On Thursday 18 April, the Ministry for the Environment released the Environment Aotearoa 2019 report. The report provides an overview of the state of our environment, with evidence-based knowledge collated over three years of reporting.
This report identifies a number of key issues with the current protection and management of our waterways. A key aspect of our AIP is the creation of a restoration entity to protect the Tarawera awa. This is one of the many reasons why we believe it is so important that we move forward with our settlement in the near future.
The report identified nine priority issues:
- Our native plants, animals and ecosystems are under threat
- Changes to the vegetation on our land are degrading the soil and water
- Urban growth is reducing versatile land and native biodiversity
- Our waterways are polluted in farming areas
- Our environment is polluted in urban areas
- Taking water changes flows which affects our freshwater ecosystems
- The way we fish is affecting the health of our ocean environment
- New Zealand has high greenhouse gas emissions per person
- Climate change is already affecting Aotearoa New Zealand
The report used several key themes to explore the interconnected system of the environment. This included how we use the land, the ecosystems and biodiversity, pollution from our activities, and how we use freshwater and marine resources.
Freshwater was a key focus throughout Environment Aotearoa 2019. The report identified the following themes around the state of freshwater and how it is used:
- Pollution of waterways from farming – excess nutrients and disease-causing microorganisms affect our rivers, lakes, groundwater, and coastal areas. This type of pollution affects almost all farmed areas in Aotearoa New Zealand and involves major changes to the natural state of our waterways.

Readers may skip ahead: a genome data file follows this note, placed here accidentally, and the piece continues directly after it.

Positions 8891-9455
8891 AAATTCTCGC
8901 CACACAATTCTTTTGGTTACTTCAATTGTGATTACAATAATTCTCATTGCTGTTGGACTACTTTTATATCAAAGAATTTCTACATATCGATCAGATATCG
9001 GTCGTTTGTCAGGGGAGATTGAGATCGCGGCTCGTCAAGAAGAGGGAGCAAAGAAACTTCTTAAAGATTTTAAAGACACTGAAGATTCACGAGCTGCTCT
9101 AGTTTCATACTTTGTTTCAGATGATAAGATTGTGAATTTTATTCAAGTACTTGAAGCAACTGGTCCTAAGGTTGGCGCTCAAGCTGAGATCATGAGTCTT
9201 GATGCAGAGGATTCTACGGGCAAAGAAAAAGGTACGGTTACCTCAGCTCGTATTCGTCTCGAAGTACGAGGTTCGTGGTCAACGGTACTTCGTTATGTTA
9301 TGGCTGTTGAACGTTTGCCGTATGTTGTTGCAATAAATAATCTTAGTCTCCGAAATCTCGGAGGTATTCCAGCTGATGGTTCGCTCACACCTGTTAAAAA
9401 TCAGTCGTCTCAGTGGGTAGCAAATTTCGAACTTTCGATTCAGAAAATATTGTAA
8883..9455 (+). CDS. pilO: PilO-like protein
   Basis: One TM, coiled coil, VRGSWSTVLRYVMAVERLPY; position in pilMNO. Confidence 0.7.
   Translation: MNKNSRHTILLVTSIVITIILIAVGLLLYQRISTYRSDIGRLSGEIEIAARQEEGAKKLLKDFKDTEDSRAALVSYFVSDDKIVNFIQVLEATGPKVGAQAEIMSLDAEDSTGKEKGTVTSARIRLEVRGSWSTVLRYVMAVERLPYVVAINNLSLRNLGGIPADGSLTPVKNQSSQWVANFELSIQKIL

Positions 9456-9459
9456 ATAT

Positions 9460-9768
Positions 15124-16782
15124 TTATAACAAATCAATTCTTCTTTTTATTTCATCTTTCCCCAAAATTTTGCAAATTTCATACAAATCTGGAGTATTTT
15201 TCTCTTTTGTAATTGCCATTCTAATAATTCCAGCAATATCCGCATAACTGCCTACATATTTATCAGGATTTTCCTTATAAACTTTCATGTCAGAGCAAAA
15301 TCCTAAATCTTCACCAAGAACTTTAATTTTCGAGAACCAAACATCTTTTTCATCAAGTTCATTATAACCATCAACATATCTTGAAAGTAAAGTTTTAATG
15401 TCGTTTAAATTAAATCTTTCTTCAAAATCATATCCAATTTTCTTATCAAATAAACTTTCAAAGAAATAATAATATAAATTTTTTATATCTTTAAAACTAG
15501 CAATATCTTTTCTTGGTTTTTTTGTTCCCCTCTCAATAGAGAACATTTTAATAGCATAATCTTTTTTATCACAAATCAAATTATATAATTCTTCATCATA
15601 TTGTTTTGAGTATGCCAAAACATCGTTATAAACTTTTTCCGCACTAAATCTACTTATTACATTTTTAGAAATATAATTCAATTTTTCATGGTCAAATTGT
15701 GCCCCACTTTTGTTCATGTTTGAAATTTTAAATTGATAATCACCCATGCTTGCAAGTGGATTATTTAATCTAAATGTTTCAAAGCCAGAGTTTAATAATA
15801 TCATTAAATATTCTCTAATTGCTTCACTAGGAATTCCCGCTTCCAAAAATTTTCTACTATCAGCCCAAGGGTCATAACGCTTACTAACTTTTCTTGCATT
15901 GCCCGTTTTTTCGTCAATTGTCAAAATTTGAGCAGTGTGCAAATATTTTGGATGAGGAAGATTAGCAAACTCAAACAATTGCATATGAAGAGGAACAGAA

- Waterways in farming areas are polluted by excess nutrients, pathogens, and sediment. This threatens our freshwater ecosystems and cultural values and may make our water unsafe for drinking and recreation.
- It can be difficult to reverse the effects of pollution to our waterways. Several factors must be considered when assessing the ‘irreversibility’ or lasting effects of change to the environment; including:
- the issue is often widespread
- some catchments respond slowly to interventions
- farming and industry are important to the economy
- there may have been a significant departure from natural conditions
- Seventy-one percent of river length in areas of pastoral farming has modelled levels of nitrogen that may cause some growth effect on aquatic species, and 82 percent of river length in farmed areas has modelled pathogen levels that pose risks to human health from swimming. Both degrade cultural well-being.
- Effects on cultural values – changes in water quality can significantly affect the binding force between physical and spiritual elements and wairua (spirituality, connections to atua) of waterways. This can contribute to the decline of iwi and hapū relationships with the environment.
- The report includes a case study of the restoration project that was undertaken to improve the water quality at Ōtukaikino Creek in Christchurch (see page 56).
The full report can be viewed on the Ministry for the Environment’s website, here.